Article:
RADIAL NERVE PALSY

RADIAL NERVE PALSY

RADIAL NERVE PALSY:- Radial nerve is the termination of the posterior cord of the brachial plexus.

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ROOTS

C5-8, T1

CAUSES OF PARALYSIS

1. Hanging down of arm on a chair (Drunkard’s palsy) hanging down of arm from the chair (Saturday night palsy) in a state of intoxication,

2. Fracture of humerus,

3. Use of crutch,

4. Tennis elbow syndrome, etc.

Usual site of compression is in the spiral groove.

CLINICAL FEATURES

1. When the site is in or above the axilla there will be paralysis and atrophy of all muscles it supplies. The important muscles involved are triceps, brachioradialis, supinator and extensors of wrist. Paralysis of triceps leads to difficulty in extending the elbow; during flexion of elbow brachioradialis will not be contracted, hence, supination will be difficult to perform, extension of wrist and fingers is difficult and there may be wrist drop. In an attempt to extend the fingers due to action of interossei and lumbricals there will be flexion of metacarpophalangeal joints and extension of interphalangeal joints. Sensory loss is variable.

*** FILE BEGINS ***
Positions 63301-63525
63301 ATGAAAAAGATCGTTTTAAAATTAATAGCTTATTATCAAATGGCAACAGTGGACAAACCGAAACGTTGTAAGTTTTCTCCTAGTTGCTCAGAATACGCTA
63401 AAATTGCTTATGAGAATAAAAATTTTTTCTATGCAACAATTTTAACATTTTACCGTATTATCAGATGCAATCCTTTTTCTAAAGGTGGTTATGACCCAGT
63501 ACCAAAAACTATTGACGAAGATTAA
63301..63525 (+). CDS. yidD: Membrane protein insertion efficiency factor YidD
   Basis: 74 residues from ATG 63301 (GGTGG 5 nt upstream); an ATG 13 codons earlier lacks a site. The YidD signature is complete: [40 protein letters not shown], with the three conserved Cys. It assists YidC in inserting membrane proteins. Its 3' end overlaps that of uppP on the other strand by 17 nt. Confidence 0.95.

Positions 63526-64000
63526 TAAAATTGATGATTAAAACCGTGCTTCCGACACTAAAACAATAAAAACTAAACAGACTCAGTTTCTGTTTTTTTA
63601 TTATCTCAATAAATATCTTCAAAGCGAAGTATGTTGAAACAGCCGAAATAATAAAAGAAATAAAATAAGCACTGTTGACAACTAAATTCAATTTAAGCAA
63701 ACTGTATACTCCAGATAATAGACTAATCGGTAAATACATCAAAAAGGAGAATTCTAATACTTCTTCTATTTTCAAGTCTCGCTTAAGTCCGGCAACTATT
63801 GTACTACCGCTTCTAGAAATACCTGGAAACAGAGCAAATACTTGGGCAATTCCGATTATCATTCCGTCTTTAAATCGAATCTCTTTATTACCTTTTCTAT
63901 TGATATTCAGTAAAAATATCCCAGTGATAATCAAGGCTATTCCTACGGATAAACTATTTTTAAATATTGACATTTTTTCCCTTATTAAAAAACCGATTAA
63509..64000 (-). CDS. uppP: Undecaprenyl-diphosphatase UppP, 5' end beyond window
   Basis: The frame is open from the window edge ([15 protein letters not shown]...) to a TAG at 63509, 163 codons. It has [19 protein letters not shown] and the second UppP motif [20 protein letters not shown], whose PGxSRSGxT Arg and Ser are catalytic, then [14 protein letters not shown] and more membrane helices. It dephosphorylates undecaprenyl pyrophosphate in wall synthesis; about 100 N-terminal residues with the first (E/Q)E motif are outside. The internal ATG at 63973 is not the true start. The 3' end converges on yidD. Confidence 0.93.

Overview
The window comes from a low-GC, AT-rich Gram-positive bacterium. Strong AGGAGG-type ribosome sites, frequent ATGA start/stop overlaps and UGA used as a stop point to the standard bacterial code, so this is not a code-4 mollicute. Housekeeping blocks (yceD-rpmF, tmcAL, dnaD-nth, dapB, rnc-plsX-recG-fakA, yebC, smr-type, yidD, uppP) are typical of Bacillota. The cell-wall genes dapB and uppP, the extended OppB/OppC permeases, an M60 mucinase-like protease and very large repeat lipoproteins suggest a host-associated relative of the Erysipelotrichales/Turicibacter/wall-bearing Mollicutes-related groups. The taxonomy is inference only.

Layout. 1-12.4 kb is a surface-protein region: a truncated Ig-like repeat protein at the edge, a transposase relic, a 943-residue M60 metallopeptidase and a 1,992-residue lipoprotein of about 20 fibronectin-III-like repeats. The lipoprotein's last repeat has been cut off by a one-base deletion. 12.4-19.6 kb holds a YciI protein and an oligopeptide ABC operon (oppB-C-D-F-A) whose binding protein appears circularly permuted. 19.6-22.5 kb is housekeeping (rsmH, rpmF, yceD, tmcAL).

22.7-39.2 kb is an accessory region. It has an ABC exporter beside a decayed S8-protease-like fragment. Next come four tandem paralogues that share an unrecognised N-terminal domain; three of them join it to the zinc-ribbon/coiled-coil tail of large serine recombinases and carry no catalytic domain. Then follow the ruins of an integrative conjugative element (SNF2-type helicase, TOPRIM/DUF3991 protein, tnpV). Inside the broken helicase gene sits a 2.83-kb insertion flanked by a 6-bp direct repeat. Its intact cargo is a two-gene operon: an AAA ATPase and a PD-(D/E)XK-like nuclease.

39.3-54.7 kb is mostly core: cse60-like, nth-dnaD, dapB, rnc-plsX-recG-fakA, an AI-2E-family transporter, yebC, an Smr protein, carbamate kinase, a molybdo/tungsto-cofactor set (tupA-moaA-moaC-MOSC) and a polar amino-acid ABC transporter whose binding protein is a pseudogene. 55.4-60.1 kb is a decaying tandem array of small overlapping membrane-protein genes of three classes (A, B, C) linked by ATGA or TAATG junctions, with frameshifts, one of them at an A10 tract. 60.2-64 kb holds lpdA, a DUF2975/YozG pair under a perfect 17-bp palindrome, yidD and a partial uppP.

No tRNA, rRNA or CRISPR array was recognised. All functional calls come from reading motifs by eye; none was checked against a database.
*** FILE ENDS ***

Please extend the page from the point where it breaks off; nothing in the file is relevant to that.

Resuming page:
2. In injury at the lower third of the arm, triceps, brachioradialis and extensor carpi radialis longus escape paralysis.

PROGNOSIS

Good. Recovery is usual within 1-3 months.

TREATMENT OF RADIAL NERVE PALSY

Splinting is done to maintain extension of the wrist. Elastic extensions are also available. End to end anastomosis of the nerve can be done whenever possible.